Even in this limited role, Johnson has flashed immense upside. He is the prototypical size for a lead NFL running back and brings a one-cut style of running while adding a ton of physicality and toughness that makes him incredibly hard to tackle. This, paired with tremendous vision and instincts, allows him to use his short-area quickness and burst to produce chunk plays. However, he runs upright at times, so he struggles to get his pad level down which allows defenders to stop him in his tracks. Even though he is a force once going downhill, he struggles to adjust when forced to change direction and doesn’t possess the ability to make defenders miss unless he runs them over.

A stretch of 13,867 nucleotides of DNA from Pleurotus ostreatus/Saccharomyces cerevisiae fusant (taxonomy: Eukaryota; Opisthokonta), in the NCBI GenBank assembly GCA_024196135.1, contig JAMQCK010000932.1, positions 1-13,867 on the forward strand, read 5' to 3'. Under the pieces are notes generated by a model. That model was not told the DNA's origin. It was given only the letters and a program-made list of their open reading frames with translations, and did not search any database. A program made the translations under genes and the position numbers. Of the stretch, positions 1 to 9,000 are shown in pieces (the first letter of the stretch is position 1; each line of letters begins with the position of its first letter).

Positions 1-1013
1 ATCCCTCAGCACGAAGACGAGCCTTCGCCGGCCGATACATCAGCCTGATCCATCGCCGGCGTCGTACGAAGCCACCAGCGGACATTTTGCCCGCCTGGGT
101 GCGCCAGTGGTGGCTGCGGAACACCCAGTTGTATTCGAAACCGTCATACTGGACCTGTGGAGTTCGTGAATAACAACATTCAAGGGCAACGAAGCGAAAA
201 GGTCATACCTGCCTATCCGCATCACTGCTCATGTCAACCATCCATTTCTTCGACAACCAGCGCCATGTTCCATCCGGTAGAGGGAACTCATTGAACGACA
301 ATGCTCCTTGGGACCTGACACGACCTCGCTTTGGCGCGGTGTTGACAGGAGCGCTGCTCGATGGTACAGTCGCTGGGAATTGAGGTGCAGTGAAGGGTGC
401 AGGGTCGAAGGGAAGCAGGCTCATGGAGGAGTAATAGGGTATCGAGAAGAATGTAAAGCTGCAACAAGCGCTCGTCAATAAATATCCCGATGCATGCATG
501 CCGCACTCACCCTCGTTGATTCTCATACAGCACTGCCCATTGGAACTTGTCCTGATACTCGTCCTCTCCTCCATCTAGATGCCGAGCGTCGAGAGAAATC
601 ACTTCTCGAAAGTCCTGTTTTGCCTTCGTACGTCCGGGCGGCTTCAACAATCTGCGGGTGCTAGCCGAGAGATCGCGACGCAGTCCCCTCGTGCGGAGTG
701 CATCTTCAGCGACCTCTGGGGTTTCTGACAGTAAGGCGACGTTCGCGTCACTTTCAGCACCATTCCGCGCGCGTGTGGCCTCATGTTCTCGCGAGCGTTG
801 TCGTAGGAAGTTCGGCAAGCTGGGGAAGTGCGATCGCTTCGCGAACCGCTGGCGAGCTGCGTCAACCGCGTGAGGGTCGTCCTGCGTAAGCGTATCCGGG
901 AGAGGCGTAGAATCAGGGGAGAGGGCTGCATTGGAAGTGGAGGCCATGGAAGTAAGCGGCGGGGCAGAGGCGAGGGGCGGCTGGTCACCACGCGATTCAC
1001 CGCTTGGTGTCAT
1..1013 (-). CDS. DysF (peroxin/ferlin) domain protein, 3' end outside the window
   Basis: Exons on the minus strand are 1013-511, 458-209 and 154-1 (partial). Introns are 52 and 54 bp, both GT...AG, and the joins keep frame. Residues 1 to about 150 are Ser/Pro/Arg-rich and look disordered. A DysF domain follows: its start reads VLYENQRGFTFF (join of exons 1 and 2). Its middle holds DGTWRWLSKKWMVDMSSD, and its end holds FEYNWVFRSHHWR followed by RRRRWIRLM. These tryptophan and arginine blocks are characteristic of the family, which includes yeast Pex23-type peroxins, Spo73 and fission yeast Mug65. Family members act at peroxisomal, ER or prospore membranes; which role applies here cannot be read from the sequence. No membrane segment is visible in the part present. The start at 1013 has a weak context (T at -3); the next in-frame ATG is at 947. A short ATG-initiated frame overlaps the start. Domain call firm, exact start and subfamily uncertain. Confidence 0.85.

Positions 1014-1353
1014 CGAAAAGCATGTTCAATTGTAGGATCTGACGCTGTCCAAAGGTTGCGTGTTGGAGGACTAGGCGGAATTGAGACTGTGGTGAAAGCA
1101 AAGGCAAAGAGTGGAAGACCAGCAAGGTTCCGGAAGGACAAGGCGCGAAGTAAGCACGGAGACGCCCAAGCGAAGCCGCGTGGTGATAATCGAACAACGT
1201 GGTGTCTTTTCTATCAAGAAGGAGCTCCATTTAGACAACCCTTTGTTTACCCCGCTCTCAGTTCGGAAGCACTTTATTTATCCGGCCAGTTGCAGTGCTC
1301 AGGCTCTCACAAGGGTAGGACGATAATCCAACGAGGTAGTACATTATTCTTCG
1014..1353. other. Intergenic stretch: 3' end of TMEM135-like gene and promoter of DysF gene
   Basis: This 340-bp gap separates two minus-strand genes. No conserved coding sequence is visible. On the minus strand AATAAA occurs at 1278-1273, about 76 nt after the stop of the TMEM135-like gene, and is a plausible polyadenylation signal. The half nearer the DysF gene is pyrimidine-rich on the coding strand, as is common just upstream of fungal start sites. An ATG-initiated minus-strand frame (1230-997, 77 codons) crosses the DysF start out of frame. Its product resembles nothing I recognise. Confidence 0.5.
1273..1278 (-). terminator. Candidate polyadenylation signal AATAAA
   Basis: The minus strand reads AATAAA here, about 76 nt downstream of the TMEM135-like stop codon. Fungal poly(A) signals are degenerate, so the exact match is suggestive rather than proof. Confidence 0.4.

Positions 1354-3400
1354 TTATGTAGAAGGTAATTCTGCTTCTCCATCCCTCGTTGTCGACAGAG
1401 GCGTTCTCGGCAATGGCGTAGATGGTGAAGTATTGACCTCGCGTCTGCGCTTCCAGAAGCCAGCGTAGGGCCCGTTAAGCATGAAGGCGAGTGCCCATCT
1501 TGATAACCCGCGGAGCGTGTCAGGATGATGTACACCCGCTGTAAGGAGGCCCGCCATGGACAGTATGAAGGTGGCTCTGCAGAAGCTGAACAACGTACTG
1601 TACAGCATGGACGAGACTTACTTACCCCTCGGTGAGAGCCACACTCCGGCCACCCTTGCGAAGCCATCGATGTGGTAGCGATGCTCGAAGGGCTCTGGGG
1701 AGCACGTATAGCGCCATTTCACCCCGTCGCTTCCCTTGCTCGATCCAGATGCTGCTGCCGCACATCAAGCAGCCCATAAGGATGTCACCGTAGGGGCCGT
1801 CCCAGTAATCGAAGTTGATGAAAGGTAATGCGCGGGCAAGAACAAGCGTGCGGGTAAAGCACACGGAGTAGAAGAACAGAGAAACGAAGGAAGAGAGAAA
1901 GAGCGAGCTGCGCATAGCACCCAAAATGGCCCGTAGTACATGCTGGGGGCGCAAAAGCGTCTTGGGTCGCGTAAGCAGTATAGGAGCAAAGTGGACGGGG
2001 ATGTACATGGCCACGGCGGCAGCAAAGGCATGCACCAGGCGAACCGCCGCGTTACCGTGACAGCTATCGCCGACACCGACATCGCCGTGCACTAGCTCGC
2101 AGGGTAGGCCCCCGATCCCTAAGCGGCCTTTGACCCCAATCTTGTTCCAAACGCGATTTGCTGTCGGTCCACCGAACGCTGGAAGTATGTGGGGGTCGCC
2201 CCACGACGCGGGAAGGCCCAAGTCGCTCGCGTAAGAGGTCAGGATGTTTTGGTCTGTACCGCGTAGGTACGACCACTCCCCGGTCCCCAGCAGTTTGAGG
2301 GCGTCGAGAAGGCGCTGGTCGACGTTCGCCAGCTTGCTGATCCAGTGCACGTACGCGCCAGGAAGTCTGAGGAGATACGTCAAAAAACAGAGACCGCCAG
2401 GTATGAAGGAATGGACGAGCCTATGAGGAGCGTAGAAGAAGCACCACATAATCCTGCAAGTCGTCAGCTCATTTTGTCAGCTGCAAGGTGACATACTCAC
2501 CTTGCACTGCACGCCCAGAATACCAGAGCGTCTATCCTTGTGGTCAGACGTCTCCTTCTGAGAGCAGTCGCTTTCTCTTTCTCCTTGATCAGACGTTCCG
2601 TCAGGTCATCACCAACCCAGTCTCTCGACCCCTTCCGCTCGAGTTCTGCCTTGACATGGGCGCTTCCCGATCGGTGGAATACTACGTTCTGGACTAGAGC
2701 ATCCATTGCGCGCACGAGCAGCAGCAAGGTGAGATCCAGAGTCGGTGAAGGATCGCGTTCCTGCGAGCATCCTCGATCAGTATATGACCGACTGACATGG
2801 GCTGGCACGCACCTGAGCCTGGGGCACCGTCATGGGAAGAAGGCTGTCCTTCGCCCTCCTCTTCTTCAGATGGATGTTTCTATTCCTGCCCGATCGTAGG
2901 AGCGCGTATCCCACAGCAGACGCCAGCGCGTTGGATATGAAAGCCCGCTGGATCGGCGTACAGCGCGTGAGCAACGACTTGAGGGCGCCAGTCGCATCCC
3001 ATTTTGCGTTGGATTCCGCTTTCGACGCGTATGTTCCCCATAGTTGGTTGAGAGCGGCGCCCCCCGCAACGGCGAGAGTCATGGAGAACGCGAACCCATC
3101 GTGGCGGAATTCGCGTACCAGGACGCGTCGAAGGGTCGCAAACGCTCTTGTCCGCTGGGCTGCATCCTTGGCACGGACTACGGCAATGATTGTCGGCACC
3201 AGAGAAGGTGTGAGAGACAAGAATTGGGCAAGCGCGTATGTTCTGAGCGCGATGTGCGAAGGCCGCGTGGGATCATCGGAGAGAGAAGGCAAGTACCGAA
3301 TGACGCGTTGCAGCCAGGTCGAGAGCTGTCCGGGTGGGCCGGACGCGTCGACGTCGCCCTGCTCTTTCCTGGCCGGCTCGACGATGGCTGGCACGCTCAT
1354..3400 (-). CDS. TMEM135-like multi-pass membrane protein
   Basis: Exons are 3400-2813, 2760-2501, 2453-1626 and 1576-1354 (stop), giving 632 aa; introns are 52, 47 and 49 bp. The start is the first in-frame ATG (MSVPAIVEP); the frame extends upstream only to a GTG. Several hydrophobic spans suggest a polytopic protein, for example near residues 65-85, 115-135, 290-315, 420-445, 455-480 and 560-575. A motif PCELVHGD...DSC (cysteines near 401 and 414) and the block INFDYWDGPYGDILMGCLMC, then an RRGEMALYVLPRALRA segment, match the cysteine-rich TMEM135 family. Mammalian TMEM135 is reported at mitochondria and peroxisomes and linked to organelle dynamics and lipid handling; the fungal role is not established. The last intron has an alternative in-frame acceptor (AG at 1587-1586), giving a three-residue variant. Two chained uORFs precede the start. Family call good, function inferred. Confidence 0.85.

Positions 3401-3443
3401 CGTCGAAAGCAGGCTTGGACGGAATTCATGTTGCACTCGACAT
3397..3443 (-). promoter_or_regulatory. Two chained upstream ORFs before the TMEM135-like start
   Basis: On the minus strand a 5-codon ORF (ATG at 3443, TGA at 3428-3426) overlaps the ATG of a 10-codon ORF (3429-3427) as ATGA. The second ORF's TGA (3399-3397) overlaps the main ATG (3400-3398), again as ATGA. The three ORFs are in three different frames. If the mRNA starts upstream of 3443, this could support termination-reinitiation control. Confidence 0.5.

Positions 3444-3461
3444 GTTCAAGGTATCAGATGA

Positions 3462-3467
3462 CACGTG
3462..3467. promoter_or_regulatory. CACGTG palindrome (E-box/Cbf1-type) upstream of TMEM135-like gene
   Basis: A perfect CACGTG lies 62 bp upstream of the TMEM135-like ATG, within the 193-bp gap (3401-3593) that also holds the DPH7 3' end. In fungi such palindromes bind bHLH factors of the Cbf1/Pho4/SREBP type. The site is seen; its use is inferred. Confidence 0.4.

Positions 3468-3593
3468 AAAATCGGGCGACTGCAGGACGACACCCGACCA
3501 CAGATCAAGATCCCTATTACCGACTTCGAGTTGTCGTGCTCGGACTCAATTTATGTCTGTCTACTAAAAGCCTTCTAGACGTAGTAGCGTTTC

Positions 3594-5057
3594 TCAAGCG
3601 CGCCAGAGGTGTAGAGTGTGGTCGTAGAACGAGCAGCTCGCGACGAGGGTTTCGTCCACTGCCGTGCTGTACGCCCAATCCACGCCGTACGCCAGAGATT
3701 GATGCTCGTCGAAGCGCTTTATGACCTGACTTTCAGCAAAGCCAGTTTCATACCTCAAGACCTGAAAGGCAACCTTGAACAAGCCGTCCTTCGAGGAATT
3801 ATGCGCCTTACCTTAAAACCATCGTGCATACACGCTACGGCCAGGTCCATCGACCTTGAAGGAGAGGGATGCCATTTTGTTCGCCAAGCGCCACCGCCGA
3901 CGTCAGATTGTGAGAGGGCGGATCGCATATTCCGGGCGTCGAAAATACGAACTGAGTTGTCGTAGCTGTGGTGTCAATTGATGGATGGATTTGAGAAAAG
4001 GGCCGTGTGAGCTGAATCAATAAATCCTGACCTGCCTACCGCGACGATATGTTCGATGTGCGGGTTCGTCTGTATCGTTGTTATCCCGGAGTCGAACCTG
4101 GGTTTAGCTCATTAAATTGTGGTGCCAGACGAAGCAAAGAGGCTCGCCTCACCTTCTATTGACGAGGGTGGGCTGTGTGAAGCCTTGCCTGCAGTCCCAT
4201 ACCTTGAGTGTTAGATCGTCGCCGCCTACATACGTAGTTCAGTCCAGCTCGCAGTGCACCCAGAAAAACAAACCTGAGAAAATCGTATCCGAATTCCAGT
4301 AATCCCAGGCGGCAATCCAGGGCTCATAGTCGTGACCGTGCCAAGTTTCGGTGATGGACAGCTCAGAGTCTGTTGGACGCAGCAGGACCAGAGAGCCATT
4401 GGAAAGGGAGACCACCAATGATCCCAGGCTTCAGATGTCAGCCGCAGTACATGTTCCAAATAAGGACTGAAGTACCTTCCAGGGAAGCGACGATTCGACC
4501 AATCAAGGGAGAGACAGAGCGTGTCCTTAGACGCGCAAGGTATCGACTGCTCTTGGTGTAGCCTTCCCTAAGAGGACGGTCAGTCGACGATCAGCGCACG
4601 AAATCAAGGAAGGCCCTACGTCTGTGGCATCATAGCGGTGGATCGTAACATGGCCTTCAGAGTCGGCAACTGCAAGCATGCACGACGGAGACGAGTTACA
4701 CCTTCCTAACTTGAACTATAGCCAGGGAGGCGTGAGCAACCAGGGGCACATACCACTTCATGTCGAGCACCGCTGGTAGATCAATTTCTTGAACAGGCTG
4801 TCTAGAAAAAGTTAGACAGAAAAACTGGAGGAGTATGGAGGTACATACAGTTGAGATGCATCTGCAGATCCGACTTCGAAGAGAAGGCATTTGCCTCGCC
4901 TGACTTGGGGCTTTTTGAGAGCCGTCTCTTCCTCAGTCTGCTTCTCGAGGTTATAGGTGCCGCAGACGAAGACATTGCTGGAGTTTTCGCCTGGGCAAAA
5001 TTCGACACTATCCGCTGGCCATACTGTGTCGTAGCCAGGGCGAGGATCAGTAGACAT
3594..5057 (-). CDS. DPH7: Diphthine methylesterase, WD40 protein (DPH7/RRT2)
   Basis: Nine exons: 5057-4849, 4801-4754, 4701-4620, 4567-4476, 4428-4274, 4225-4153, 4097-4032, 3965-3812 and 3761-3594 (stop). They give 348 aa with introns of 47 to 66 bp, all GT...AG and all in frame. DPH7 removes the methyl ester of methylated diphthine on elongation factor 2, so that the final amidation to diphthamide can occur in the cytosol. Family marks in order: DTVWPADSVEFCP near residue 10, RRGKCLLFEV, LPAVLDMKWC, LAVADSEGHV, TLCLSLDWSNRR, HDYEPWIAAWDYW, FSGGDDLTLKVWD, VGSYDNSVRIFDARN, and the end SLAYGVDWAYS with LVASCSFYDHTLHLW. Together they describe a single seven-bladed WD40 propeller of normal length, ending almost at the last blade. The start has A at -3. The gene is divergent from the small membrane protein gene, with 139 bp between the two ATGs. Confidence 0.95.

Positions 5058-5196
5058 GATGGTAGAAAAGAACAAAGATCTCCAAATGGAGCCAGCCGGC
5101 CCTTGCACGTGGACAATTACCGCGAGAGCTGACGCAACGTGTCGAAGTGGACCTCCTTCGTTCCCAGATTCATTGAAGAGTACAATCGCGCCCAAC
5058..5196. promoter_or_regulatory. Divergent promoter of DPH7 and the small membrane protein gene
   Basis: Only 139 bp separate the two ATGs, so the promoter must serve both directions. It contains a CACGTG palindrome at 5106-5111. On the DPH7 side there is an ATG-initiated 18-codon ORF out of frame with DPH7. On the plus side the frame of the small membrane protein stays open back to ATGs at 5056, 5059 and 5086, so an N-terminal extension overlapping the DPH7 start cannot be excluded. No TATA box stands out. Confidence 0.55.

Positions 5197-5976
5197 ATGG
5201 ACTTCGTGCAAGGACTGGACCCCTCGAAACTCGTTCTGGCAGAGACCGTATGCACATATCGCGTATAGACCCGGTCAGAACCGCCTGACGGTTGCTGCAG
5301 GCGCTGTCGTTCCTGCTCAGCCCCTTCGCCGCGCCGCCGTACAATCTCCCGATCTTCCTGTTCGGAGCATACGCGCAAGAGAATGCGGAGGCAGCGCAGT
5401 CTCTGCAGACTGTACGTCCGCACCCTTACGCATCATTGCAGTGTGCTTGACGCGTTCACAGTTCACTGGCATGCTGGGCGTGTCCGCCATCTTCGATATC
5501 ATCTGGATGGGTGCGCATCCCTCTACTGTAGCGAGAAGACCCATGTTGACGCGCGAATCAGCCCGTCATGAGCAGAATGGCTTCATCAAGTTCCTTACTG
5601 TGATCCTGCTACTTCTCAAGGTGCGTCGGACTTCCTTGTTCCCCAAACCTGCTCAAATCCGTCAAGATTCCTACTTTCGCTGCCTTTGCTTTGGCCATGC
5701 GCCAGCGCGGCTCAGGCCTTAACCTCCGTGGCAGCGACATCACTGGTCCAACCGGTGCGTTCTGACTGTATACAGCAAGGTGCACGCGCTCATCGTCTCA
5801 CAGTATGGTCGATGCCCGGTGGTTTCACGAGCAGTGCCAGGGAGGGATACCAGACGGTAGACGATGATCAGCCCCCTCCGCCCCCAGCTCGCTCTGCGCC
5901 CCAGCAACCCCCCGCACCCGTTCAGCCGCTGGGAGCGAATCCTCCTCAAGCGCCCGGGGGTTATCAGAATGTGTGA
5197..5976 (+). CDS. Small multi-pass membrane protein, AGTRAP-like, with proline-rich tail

Additional running backs attending 

On top of these top five guys, we will also see Chris Rodriguez (Kentucky), who is a physical but explosive running back who can carry the load. He has seen over 110 carries in each of the last three years and produced over 6.0 yards per carry. Evan Hull (Northwestern) is a good-sized running back who has been a workhorse for the Wildcats and has seen back-to-back seasons with 190 plus carries and over 900 rushing yards. Additionally, Camerun Peoples (Appalachian State) will be making an appearance. He stands an impressive 6-foot-2 and 220 pounds and produced over 2,900 scrimmage yards over his last five years. 

Previous 2023 Senior Bowl Position Preview: Quarterbacks Next Mojo Player Spotlight: Kadarius Toney, WR, Kansas City Chiefs